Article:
I have a '72 Chevy truck, stock. I recently had it worked on and it now runs poorly. It pings under heavy accel. It feels like the advance curve is messed up. Visual inspection has me confused. The vacuum advance is connected to the service that provides no advance at idle (i.e. when the butterfly is closed). I always thought that you would have vacuum on the distributor except when engine was under full load. Should the vacuum advance be connected directly to the intake manifold? If someone could point me to any good books or web pages on engine timing vs RPM vs load I would be thankful.
03-15-2002 04:36 PM
I'm assuming it's probably a small block V-8 in your truck. And I also think they were still using points in 1972. If that's the case first I would check dwell to make sure points are set correctly(a visual inspection of them is not a bad idea either), I think it should be around 30 degrees but I don't have specs handy. When your dwell is set then you need to check your base timing by disconnecting vacuum to distributor and checking timing marks with timing light. I think you should be around 4 or 6 deg. BTDC. If all that's good and it's still pinging you might want to get specs and check what total advance for your application should be. Also get some fresh gas, maybe you got some bad gas(happens). And I'm pretty sure your vacuum hose goes to ported vacuum(like you described), at least it does on all my Fords.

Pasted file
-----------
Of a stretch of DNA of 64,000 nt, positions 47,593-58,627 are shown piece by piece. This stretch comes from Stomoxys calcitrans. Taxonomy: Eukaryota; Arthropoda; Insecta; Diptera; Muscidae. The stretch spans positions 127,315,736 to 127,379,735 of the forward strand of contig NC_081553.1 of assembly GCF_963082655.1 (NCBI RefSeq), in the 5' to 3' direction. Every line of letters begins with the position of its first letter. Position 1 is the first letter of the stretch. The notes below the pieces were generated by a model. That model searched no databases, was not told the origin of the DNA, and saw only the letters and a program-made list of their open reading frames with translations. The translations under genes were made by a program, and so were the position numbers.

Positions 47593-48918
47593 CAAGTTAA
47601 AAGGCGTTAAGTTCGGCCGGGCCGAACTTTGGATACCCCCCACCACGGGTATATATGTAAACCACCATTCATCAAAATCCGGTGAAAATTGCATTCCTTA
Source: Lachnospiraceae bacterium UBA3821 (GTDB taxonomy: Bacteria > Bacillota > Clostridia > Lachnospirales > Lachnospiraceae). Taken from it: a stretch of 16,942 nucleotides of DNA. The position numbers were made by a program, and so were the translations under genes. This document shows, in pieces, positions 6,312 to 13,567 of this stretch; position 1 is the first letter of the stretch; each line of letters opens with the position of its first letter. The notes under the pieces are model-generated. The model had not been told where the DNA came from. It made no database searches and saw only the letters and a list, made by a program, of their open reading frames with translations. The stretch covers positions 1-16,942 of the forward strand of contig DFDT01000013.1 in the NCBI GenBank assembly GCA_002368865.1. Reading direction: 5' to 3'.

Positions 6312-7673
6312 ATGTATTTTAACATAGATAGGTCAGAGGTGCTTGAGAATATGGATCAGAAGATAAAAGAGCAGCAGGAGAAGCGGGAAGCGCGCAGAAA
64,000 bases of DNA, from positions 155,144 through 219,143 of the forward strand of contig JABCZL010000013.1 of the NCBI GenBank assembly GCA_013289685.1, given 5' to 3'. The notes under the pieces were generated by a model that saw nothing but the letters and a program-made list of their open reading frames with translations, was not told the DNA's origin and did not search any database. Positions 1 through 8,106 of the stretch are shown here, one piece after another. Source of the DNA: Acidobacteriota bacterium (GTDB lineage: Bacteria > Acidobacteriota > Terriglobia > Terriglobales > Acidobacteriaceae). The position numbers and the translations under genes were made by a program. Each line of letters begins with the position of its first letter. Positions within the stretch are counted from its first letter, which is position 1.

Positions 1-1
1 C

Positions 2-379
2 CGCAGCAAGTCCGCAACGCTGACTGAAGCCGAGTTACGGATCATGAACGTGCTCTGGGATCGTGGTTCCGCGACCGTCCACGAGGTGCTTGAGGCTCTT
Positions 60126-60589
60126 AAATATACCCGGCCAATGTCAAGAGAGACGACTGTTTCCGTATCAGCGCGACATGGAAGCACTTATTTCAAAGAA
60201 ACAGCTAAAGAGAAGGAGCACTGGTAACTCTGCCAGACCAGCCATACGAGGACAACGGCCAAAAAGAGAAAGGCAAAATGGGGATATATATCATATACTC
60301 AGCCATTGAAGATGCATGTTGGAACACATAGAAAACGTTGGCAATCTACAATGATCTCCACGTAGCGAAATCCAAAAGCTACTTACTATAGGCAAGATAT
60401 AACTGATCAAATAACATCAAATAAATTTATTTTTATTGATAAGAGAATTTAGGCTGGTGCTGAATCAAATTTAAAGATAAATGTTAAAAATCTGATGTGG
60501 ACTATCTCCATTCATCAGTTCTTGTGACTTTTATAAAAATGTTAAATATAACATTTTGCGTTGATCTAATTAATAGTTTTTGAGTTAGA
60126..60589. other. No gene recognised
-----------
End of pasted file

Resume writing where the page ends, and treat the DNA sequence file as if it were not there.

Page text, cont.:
04-01-2002 07:32 AM
Thanks for the input. I got out my trusty old timing light and found that the static advance was around 16BTDC. I spun the engine up and saw that the mechanical advance was working. I don't know how a mechanic with an analyzer could have messed it up that much. Oh well, it is running much better. Thanks for your help. OBTW, I repurchased "How to Hotrod Small Block Chevy Engines". It is a real good book that I had back in the 80s. Maybe I will get the old gal a new dress and add a few ponies. Thanks again.
04-01-2002 08:05 AM
Glad to here she's running better. You can probably play with that timing a little bit. usually you can advance a little more than factory specs and be ok. Just go two degrees at a time, keeping track of your changes, and see where she runs best at. :)